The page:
Context matters. Where you are when you see a thing changes how you react to it.
We know this, because you’re probably not going to react to seeing Beyonce in concert the same way as you would if you ran into her doing a normal human being thing like getting her own coffee. A banana taped to the wall is a handy snack in your kitchen, a political statement that you can’t quite unravel on the outside of Parliament, and conceptual art in the Guggenheim.
And yet, somehow, some of the audience members who came to see The Jinkx and DeLa Holiday Show at the Orpheum failed to grasp the difference between a whole-ass theatre and a gay club.
As co-star, co-writer, and director BenDeLaCreme noted the first time a heckler shouted loud enough to be heard on stage, with the kind of sharp wit that’s been honed from decades in the business: this is a scripted production, and the audience has no lines.
But that didn’t stop them from trying!
During the emotional climax of the show, someone shouted, “I love you, Trixie Mattel!” There was a ripple of nervous laughter, but we all knew some line had been crossed.
DeLa and co-star Jinkx Monsoon delivered a short but snappy rebuke, and elicited a huge wave of cheers as the audience affirmed that yes, we did want to see the performers on stage rather than a random loudmouth. Then the pair exited stage right, promising to finish the show once the heckler was gone.
House lights came up, and security emerged from the shadows.
The show resumed maybe a minute or two later, but it was a truly bizarre experience: the sense that the fragile, beautiful magic of theatre had been deliberately shattered. You can put it back together, but everyone remembers the dissonance of the smash. Unless, of course, the final two numbers of the show manage to be so sweet that they overshadow even this keyfabe intrusion.
Which is all to say: The Jinkx and DeLa Holiday Show wasn’t a run-of-the-mill drag show.
Created by and starring Jinkx Monsoon and BenDeLaCreme, the production was an immense musical. There were dancers, costume changes, original songs, parodies, and full-blown choreography, all following the central duo as they journeyed through some Christmas-y conceit like they had done for the last six or so years, telling original holiday stories with a vaudeville edge and plenty of humour both high-brow and low. The only thing missing from a full-on pantomime production was an unwieldy plywood set.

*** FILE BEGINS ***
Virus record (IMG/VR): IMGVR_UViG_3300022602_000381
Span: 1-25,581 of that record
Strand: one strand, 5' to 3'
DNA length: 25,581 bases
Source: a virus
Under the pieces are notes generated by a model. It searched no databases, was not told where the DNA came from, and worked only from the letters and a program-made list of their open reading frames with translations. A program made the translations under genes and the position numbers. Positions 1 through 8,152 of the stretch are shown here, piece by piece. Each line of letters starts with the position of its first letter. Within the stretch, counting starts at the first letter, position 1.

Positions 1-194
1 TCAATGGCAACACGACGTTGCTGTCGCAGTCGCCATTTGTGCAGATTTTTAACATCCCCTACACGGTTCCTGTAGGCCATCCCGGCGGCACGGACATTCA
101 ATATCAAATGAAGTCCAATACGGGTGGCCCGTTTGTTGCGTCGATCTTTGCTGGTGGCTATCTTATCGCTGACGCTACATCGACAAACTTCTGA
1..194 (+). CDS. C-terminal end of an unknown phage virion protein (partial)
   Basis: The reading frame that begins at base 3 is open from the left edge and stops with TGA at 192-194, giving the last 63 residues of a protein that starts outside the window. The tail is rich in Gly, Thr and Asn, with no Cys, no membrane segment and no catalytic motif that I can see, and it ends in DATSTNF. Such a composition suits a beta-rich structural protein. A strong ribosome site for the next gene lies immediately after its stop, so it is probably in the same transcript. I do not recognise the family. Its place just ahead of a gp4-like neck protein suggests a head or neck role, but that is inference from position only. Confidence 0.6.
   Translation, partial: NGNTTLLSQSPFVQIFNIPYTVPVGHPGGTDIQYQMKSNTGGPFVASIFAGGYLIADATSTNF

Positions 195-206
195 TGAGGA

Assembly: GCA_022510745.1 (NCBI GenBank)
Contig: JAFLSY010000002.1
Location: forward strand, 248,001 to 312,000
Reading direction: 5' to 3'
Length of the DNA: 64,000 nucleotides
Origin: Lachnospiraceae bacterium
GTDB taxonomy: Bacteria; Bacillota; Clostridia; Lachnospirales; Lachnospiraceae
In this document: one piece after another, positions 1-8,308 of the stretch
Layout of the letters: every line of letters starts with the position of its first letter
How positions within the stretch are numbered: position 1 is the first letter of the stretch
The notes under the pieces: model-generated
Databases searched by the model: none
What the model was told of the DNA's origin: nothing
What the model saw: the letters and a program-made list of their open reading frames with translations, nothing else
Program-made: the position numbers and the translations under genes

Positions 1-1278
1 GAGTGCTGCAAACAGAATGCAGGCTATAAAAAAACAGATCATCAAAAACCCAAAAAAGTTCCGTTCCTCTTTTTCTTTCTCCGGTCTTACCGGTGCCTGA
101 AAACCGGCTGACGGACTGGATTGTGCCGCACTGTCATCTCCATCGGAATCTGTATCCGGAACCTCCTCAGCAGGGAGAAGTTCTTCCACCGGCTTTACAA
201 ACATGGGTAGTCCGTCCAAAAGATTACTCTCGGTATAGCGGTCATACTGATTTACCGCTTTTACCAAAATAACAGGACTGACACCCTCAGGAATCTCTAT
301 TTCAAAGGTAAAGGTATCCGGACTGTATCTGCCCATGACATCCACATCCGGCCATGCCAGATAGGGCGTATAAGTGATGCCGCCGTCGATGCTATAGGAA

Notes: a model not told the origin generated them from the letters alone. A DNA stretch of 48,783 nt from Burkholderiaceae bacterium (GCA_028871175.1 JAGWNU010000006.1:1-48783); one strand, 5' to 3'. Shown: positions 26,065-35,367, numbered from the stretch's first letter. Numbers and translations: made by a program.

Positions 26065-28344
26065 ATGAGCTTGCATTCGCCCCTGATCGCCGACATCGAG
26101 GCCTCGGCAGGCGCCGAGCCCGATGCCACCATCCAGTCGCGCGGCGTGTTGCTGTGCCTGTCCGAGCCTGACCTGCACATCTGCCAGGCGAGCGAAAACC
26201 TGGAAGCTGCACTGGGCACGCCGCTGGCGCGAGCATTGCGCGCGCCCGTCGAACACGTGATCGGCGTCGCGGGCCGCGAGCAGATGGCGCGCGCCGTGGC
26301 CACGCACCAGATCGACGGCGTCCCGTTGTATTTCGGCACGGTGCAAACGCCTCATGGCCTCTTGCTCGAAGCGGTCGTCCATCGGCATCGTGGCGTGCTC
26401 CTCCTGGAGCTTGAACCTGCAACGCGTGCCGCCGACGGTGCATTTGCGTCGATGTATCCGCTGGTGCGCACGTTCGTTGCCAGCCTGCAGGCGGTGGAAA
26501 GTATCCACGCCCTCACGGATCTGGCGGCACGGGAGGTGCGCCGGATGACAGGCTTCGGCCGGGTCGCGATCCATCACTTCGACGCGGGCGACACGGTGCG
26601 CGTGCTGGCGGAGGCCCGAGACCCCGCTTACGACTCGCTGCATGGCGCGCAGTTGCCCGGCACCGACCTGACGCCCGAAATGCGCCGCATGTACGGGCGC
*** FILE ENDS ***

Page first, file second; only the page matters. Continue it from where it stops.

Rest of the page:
This time, the premise was that Jinkx and DeLa ran out of holiday show ideas and were planning on taking a year off. But the hotel they checked into wouldn’t let them leave: they became trapped, with an ominous cocoa-themed spin on “Wake Me Up Before You Go-Go” keeping them entangled in the concept of the holiday show itself (and Jinkx showing off her incredible range with only a couple of falsetto lines).
The show was the thing they were performing, and also a character, and also their child. It was pretty meta, but it served as a commentary on the importance of traditions—and remembering why things you love became important to you in the first place.
It was also delightfully silly.
Jinkx sang a horny seduction song to “Krampus Daddy” that ended in a simulated blowjob. DeLa riffed on the catchiness of carols with a Virgin Mary-coded parody of “Padam Padam”. It was satirical, but earnest. Everything was so full of heart, and the audience cheered for every pithy line or held note—of which there were plenty, as the virtuoso performers truly demonstrated the talents that have kept them enjoying this level of theatrical success for a solid half-decade.
After the chaos of the interruption, the show ended with an appropriately all-singing, all-dancing spectacular. But that didn’t stop one man doggedly approaching the stage, dollar bill in his outstretched hand, apparently trying to tip the goddamn performers who were busy executing their showstopper. My man, you don’t tip the actors; you buy their merch and tip whoever is working the stand.
Security, once again, had to emerge to sort it out.
Leaving the venue made me wonder if every show on their tour had been like this, or whether the Vancouver audience had somehow lost their minds in a truly unique manner in the week between Christmas and New Year’s Eve; these few unruly troublemakers were too sloshed on spiked eggnog and Northern Lights gummies to understand how to be a respectful human being in a theatrical audience, nearly ruining it for the rest of us.
The artistry, magic, and joy of The Jinkx and DeLa Holiday Show makes it a misfit tradition for a reason. Let’s hope they see fit to return, regardless of… whatever the hell that was.